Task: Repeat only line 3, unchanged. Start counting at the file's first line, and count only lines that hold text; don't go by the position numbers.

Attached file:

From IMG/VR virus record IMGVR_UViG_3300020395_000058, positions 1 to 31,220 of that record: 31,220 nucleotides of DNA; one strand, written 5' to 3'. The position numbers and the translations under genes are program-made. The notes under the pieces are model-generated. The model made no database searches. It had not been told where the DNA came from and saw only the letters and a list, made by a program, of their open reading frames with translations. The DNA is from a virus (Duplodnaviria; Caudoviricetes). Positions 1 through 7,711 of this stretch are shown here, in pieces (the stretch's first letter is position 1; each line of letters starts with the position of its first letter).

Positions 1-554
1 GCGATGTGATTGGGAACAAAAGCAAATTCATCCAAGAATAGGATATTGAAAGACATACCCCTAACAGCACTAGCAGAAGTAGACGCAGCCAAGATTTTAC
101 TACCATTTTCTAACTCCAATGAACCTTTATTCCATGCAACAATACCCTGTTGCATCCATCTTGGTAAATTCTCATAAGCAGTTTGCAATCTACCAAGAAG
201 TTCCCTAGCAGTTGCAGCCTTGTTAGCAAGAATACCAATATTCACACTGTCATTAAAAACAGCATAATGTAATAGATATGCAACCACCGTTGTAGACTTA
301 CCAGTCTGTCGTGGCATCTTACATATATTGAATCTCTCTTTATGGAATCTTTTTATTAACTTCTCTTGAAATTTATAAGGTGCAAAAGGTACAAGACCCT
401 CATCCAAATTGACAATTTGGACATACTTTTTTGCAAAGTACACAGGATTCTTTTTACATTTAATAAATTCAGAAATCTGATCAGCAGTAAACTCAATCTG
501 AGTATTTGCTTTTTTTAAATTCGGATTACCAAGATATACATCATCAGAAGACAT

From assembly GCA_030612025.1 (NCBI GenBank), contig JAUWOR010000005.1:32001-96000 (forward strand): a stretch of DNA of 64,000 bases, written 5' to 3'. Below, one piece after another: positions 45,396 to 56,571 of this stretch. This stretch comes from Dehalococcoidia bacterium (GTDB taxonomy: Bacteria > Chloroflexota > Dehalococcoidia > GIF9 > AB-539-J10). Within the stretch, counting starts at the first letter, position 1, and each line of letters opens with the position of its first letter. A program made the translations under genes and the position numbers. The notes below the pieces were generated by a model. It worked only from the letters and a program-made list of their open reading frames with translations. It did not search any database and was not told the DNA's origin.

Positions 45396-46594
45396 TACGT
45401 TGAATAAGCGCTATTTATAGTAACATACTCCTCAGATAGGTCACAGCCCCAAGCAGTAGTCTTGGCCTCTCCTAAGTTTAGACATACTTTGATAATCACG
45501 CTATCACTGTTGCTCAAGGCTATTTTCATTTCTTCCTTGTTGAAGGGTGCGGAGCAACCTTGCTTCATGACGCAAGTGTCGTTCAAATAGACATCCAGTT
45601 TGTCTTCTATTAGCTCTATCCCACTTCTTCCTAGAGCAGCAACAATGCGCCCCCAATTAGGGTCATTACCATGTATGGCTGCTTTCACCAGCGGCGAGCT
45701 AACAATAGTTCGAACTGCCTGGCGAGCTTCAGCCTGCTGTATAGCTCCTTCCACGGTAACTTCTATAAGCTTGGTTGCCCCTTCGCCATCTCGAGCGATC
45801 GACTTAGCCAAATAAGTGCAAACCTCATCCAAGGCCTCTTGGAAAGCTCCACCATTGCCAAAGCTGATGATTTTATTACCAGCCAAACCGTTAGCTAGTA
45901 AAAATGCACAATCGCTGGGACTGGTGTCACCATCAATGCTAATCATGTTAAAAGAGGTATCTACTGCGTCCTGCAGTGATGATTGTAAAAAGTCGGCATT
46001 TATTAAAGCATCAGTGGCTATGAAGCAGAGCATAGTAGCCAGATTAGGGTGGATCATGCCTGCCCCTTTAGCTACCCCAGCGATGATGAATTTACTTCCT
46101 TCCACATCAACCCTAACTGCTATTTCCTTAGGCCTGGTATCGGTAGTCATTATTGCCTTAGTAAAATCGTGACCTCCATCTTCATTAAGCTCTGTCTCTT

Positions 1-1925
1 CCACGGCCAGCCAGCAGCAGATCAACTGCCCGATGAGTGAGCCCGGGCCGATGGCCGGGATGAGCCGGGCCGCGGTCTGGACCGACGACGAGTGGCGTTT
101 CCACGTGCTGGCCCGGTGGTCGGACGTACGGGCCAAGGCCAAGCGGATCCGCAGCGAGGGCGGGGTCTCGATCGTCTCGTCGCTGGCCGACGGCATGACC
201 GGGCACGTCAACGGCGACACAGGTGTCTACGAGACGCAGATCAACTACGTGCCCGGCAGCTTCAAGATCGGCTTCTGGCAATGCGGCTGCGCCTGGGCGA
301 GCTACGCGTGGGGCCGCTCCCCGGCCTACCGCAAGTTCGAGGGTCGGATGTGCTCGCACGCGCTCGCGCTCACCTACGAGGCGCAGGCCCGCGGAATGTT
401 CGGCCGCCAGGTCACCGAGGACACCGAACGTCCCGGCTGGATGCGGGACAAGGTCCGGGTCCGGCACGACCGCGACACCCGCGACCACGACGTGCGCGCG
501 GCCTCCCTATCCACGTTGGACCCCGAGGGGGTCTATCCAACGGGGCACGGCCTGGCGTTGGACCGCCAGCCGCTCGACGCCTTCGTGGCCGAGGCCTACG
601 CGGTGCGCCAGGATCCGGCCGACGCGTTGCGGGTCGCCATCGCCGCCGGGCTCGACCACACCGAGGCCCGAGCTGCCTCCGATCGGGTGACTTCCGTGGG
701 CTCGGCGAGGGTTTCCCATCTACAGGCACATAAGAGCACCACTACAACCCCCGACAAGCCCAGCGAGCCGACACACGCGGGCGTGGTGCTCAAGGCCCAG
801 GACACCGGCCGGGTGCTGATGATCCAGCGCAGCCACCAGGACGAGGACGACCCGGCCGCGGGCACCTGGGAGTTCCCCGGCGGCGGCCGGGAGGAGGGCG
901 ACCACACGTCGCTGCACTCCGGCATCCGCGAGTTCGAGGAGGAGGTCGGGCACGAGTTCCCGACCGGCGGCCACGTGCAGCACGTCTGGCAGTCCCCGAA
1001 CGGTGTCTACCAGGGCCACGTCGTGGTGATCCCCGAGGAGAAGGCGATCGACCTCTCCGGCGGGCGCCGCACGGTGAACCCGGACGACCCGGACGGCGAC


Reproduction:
1 GCGATGTGATTGGGAACAAAAGCAAATTCATCCAAGAATAGGATATTGAAAGACATACCCCTAACAGCACTAGCAGAAGTAGACGCAGCCAAGATTTTAC